The White Rock Lights display – which has lit up the waterfront around White Rock pier and Memorial Park for the last two winters – seems likely to reappear in time for this Christmas.
White Rock Lights Society president Gary Gumley and former society director Brian Hagerman appeared before council Monday night – at council’s request – for an update on the status of the 2021 event.
“We’re hopeful we will get the lights back up for the Christmas season, at the least,” Hagerman said, suggesting that, while dates have not been finalized, the debut could be between Dec. 10 and Dec. 15, at the latest, with the display remaining up until as late as the end of January.
This year’s event could also include a White Rock Rotary Club-sponsored feature, the Pathway to P’Qualls (referencing a First Nations name for the White Rock itself) Hagerman noted.
Speaking to Peace Arch News following the meeting, Gumley acknowledged that some concerns over the future of the display had delayed plans and led to an internal dispute with directors.
“The society is going through a review of its mandate with an eye to restructuring the process of delivering the light display for 2021,” he said.
“I have a very broad vision for the future of lights in the community, but a number of board members felt uncomfortable with the scope of that vision. They felt it was prudent to build a light display for 2021 that was within the scope of what’s possible, given time constraints, and the constraints of COVID-19 and other concerns in the community.”
“We’ve been on a bit of a wild ride over the last month or so,” Hagerman told council. “There were some serious differences of opinion in the past, but I think, frankly, we’re past all those issues.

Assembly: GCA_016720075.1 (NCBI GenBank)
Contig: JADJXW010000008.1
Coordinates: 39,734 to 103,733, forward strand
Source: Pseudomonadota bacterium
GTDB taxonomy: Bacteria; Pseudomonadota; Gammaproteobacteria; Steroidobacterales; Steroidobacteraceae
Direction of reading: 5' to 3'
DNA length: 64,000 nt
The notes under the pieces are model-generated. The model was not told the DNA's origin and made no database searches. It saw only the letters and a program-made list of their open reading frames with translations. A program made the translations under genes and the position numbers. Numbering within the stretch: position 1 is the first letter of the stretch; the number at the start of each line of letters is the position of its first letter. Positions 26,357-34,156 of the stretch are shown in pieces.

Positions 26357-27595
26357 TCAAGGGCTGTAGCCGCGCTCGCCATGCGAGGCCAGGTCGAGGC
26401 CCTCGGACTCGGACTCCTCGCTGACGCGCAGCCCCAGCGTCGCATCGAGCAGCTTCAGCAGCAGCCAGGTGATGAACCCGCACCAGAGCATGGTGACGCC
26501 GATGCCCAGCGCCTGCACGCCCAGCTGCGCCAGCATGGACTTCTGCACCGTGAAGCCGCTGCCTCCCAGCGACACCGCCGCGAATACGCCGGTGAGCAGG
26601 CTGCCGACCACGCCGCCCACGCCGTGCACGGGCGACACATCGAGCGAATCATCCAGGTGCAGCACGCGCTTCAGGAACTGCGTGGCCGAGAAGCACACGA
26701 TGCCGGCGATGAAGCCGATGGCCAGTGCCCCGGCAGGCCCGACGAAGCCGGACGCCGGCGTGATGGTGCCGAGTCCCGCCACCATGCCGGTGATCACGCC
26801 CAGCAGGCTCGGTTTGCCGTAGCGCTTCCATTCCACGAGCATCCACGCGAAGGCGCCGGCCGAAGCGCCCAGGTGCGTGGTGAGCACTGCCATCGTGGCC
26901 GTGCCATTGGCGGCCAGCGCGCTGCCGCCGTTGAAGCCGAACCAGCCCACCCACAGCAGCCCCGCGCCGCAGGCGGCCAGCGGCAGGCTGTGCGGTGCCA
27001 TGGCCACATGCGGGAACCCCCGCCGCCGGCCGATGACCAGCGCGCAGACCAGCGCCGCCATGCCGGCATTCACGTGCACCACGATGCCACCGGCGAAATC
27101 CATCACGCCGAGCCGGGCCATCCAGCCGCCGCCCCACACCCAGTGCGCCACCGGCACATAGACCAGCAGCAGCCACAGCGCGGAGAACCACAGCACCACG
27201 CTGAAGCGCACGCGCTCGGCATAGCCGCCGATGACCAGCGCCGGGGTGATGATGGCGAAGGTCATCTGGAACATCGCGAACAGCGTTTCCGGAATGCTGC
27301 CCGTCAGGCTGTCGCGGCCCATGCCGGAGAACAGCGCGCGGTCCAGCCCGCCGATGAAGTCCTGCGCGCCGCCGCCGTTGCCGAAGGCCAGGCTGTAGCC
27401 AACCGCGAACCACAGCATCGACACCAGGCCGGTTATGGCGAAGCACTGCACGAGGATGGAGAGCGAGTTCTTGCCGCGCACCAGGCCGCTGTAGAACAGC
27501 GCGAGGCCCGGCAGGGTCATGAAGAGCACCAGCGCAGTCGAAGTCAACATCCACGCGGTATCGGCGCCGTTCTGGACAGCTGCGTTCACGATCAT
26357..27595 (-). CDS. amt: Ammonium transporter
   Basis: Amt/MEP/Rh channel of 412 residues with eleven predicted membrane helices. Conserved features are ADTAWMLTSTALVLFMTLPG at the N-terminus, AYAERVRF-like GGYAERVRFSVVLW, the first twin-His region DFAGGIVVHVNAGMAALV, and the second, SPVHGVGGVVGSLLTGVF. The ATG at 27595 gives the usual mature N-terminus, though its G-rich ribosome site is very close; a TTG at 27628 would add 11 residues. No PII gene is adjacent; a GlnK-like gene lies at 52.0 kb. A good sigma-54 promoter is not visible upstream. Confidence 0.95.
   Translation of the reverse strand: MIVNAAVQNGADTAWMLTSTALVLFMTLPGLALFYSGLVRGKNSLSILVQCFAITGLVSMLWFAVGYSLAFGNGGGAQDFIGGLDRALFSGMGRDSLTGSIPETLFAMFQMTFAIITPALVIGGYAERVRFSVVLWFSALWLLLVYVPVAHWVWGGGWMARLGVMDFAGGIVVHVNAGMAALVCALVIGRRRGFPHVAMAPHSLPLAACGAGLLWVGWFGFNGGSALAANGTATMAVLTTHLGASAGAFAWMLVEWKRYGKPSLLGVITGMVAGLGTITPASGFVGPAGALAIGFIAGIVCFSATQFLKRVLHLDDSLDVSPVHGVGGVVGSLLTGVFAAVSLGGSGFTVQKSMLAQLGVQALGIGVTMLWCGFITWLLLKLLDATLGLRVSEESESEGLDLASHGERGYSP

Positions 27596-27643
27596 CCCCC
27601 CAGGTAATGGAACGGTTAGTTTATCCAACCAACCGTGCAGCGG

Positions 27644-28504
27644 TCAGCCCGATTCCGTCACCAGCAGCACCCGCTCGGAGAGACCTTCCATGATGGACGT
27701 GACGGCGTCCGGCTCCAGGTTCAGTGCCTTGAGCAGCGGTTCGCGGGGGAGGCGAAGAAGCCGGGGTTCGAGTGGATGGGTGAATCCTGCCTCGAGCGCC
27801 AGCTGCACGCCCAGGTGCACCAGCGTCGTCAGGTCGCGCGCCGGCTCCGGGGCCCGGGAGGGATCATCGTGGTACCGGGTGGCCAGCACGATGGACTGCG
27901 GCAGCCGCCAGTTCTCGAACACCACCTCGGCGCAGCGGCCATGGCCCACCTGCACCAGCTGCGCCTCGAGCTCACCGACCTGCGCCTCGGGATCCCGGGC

“Specifically, as a result of a lot of input (from) various stakeholders including potential sponsors, several city councillors, as well as White Rock Rotary, there’s an effort to reconstitute the society and bring everyone together again – and we hope that’s going to happen in the next three or four days,” he added.
“I remain interested to see if the lights can happen again,” Hagerman said, noting “it would be an oversight not to mention the work that Gary Gumley has done in making these lights come to the city.”
Formerly known as the White Rock Festival of Lights, the event was given preliminary city approval in January, as a Class C (society-produced and funded) event, with an overall city in-kind contribution of some $9,080.
This approval was with the proviso that the society meet certain conditions outlined in a staff report, including securing grant and sponsorship funding, ensuring all work is done by licensed electricians, with BC Hydro approval for extra power consumption, and obtaining liability insurance.
On Monday, city engineering director Jim Gordon said he didn’t “see any of it being a huge problem” from the engineering standpoint, provided plans are received well in advance, while recreation and culture director Eric Stepura said specified conditions are “things that have been delivered in the past.”
“This is an event that I think is very important to the community; it does drive the public down to the waterfront, it’s an excellent shoulder-season event and we’re here to support and work with the society to make it happen,” Stepura said.